Thousands of veterans in California now have the opportunity to further their education through the Post 9/11 GI Bill. Today, the University of San Diego’s Engineering Programs will officially premiere a new video inviting them to consider engineering.
The 10-minute-video features USD engineering students and alumni in class and on the job at places like Qualcomm Inc., L-3 Communications, SPAWAR Systems Center Pacific and Scripps Health Care. USD President Mary E. Lyons also makes an appearance. The campus and public is invited to the premiere at 3 p.m. in USD’s Joan B. Kroc Institute for Peace & Justice Theatre.
“Many veterans who joined the military right out of high school have a strong interest in technical careers,” said Kathleen Kramer, professor and chair of USD’s Engineering Programs. (Shown with NROTC student)
“But engineering is often considered a difficult major. We want veterans to know that they can succeed, especially in a program like USD’s that offers small classes and hands-on instruction.”
Rick Olson, associate professor of industrial & systems engineering at USD, said he hopes the video shows that engineering isn’t easy but that “the extra effort required is all worth it because of the fun and exciting things you get to do” in designing new electronics or other high-tech products or systems.
The $25,000 video was funded by a grant from the National Science Foundation to help attract more students to careers in engineering, mathematics and science. It introduces five USD students and follows them as they attend class, complete projects and work at internships. Students from electrical engineering, industrial & systems and mechanical engineering programs are all featured, along with an active duty member of the Navy who is attending USD.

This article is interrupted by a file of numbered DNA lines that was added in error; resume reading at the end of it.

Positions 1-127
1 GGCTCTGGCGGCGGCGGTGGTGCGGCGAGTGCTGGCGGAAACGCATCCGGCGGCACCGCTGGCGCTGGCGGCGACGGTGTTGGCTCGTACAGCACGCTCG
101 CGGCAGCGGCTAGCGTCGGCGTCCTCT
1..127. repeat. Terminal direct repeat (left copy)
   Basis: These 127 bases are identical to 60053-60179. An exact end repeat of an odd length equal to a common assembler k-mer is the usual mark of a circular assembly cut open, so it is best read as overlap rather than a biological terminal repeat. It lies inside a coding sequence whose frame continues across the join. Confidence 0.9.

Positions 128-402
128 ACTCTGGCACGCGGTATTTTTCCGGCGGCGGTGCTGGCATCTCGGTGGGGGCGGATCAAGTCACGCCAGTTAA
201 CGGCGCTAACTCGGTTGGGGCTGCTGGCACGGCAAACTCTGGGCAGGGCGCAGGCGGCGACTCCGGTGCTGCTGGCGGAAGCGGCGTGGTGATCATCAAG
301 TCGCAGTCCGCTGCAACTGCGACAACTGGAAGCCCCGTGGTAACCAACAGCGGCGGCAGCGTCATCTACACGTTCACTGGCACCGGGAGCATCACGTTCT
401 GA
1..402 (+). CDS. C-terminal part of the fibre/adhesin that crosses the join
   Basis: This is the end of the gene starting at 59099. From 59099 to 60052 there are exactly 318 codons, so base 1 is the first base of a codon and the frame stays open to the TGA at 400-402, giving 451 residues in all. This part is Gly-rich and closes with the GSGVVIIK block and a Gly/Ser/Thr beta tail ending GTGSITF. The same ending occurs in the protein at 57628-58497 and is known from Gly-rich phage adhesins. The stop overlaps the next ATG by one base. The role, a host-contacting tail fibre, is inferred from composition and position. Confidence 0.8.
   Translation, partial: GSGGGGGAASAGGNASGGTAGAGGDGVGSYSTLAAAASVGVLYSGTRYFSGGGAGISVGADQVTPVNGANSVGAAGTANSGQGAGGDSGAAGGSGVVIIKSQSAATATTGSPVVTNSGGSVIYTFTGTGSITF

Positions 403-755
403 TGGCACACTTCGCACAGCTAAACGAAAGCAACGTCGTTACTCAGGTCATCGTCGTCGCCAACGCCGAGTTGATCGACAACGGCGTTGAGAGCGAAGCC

USD’s Engineering Programs are ranked 26th in U.S. News & World Report’s latest rankings for schools whose highest degree is a bachelor’s or master’s.
USD has had a Naval Reserve Officers Training Corps (NROTC) program for nearly 30 years with a strong tradition of supporting the military and veterans. “We know veterans will feel very comfortable on our campus,” Kramer said. “We have also worked to identify the support services needed to help veterans succeed in the first years of engineering study with particular emphasis on the needs of disabled veterans, women and other groups underrepresented in engineering.”
Under the GI Bill’s Yellow Ribbon Program, USD and the Veterans Administration have entered into an agreement to fund tuition expenses that exceed the cost of California’s most expensive public institutions. Combined, the scholarship funds provided by USD and the Veterans Administration under this program cover approximately 75 percent of USD’s tuition for eligible veterans and their dependents.
The video is expected to be posted on USD’s web site, YouTube and other sites. It also will be shown at recruitment fairs and other events.
— Liz Harman